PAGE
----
Miraculously under the mist it was like a different weather system. It felt about 5 degrees warmer and I got to see one of the clearest views of the entire day. The lower trails and more open woodland were superb and the last hour or so really made my day, the variation of riding is quite extraordinary, it is like being in a different country to the snow filled tracks and when we reach the guesthouse I would happily have carried on for another hour if the light had permitted.

This is the essence of riding in Bulgaria, there are literally no restrictions to where you can or can’t ride except the National Parks. Combine that with the fact that everyone we met throughout the day gives us a wave or a smile and it makes me wonder how things have got so bad back in the UK. We don’t feel like the bad guys out here, just three blokes out for a day’s riding, not upsetting the locals or getting frowned at for being out enjoying the countryside in the way we choose. Or as Bogomil puts it, it’s a huge playground to go out and explore, as long as you don’t do something REALLY stupid no-one gives a monkeys!

That night we head to Bankso to sample some more of the local cuisine and take in some après ski – Bulgarian style! The platters of food we’re confronted with would make a hungry lion think twice before attempting the lot in one sitting. The usual salad ‘starter’ is traditionally accompanied with a small jug of Rakia – Bulgaria’s own take on Italian Grappa – something I would usually only consider sampling after the meal, but hey, when in Bulgaria….

After narrowly avoiding falling into some sort of meat-induced-coma and being deafened by a traditional local band (including an extended clarinet solo about three inches from my right lughole!) we head to another bar in search of more entertainment of the alcoholic and musical type. Although it is late in the ski season we come across a heaving venue full of British seasonaires sharing the dance floor with locals and punters alike, it puts the nightlife on a recent trip to Austria to shame and it’s still going strong when we stumble out a couple of hours later on.

The next day we drag one of the bikes onto the edge of a green run at the bottom of the resort for a photo, but Nico declines my request to give it a quick run up and down the piste for the purposes of an opening shot for the article. Which in hindsight was probably a good decision as I suspect most people’s ski insurance probably doesn’t cover them colliding with a KTM mid-run. Shame ‘tho – it would have made a cracking photo, especially as the sun has finally decided to make an appearance just as we finish up our day of riding!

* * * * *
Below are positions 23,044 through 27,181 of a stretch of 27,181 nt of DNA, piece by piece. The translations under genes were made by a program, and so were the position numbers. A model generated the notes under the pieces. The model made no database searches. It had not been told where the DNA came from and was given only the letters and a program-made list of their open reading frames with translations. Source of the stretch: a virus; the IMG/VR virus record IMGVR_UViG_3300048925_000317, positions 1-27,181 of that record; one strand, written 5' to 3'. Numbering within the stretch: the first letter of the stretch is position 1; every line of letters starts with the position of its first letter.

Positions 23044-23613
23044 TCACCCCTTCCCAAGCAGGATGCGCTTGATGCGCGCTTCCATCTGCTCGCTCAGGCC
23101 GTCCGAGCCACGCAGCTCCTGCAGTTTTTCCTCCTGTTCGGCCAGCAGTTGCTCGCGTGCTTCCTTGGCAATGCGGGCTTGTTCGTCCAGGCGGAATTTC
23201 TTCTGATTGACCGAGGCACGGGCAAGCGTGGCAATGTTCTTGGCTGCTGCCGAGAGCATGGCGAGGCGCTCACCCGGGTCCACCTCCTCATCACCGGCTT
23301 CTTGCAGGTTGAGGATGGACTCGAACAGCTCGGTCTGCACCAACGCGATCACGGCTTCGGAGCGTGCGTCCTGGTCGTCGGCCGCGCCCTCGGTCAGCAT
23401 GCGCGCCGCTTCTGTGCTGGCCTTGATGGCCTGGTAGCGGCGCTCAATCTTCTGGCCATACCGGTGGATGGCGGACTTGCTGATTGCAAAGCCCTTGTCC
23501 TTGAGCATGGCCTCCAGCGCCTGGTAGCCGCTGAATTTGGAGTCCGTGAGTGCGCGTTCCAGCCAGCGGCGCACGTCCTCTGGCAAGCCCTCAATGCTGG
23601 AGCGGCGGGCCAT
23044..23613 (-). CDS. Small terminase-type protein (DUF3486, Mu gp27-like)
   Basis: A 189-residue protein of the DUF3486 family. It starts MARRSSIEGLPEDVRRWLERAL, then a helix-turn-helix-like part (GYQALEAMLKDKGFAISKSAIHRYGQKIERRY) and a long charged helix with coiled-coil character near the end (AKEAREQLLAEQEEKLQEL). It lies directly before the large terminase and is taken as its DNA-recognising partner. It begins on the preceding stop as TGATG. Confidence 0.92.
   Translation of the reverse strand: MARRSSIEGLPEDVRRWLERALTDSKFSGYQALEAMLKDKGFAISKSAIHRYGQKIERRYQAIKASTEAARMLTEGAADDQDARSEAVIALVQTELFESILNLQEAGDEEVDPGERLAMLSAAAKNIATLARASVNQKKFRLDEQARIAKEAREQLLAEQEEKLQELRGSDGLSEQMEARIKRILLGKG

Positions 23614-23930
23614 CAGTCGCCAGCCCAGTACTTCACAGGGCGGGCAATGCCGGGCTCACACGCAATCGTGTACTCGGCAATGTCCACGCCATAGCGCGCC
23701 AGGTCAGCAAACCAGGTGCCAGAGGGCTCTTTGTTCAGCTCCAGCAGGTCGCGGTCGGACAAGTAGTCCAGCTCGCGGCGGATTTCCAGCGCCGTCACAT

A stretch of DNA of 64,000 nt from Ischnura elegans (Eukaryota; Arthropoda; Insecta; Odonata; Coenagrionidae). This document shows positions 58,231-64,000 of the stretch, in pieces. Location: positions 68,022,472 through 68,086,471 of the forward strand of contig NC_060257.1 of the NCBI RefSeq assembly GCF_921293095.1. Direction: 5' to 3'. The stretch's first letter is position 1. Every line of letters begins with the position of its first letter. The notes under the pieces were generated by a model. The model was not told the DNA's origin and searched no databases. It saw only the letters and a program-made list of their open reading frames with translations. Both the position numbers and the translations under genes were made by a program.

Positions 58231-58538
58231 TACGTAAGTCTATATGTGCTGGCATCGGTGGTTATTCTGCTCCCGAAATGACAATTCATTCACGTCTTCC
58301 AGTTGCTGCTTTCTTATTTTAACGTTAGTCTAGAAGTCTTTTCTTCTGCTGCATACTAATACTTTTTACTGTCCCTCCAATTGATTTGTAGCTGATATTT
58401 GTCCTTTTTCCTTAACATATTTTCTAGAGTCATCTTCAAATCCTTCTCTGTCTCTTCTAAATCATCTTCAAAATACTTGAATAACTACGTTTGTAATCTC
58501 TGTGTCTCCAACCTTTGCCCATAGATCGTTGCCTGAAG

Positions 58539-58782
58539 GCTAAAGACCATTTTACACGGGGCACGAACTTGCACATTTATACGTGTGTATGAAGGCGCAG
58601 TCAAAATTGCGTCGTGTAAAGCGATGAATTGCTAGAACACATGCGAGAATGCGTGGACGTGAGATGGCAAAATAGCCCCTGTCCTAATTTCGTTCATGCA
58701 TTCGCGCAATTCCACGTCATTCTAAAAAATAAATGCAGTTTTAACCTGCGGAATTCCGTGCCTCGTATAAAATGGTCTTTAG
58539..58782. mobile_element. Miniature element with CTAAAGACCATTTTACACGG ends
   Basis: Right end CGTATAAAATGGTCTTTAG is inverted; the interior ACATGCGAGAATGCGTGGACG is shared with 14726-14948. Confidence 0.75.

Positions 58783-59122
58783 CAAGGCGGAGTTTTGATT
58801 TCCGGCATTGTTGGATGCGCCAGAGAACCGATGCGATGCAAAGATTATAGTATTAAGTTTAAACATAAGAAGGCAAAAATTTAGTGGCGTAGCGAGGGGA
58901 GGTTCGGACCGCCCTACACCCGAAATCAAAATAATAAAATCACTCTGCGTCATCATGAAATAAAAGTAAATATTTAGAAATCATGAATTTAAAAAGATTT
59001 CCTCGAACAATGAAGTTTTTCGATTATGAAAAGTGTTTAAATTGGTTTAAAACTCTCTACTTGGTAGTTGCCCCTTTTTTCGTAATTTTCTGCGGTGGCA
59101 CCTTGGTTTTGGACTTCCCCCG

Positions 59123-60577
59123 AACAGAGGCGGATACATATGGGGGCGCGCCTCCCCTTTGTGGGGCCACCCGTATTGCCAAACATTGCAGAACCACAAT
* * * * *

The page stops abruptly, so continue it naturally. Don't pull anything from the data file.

Bikes loaded we head back to Sofia as my whistle-stop tour is sadly coming to an end and the improved visibility gives me my first really clear view of the country since I have been there. For most of my short visit you would have no idea of the troubles that have faced this small country in the not too distant past. Barely 25 years ago it was still under communist rule but lurking between the seemingly endless valleys and mountains lurks the odd reminder of darker days. The town of Dupnica with its monstrous rows of crumbling housing blocks, factories and bleak surroundings stands as a reminder to its soviet past.

Bogomil’s wife explains to me later that evening that Sofia itself was a beautiful city only ten years ago, although it has now fallen victim to the dreaded grey Lego box flats that dominate the skyline. But as with everywhere else the draw of the mountains in the distance is never far away and if there is no time to head over to Bankso, there is still good riding to be had just 15 minutes drive from the city centre – if only the same could be said of London my riding would be a lot tidier!

Flight of Fantasy

Less than three hours away by plane, this relatively unknown trail biking haven is easily accessible and flights leave Luton every day via Wizzair. Bogomil can tailor your week’s riding around what you want to do, there are various accommodation options including the ‘House of Assen’ guesthouse we stayed in with neighbouring hotel or for more family orientated groups there is nearby Banya, another village with direct access to the hills and thermal pools to kick back in after a tough day on the trails.

As a host he excels in all areas, his emphasis is on sharing his passion about all that Bulgaria has to offer from trail riding to local beers and skiing to kite surfing. He is also looking at organising a 10-day epic trip across the width of the country from Sofia to the Black Sea and expanding his operation into neighbouring Albania and Greece. But for the meantime there is more than enough quality riding to be had on the current routes.

If I was spending my own hard-earned on a bike tour I really would be looking closely at Bulgaria, it just offers something a bit different from Western Europe and in the evenings you get a bit more bang for your buck when its time for a beer or two. Combine this with a new bike, quality accommodation and clinical organisation and you are onto a winner in my opinion. The 2013 tour dates are getting booked up and numbers are limited so if you fancy something a bit different then get in touch with him ASAP, you won’t be disappointed…

Thanks to:

Bogomil and Nico at Sport Camps Bulgaria:

Rori at Bankso Ski School:

David at H-C Travel:

Su at Buff:



Keep up to date with the latest articles, receive our free magazine via email and get notified of special offers and discounts. Be part of the RUST community today…

Share on facebook
Share on google
Share on twitter
Share on linkedin
Share on email
Share on print

Leave a Reply

Your email address will not be published. Required fields are marked *

Rust Sports Magazine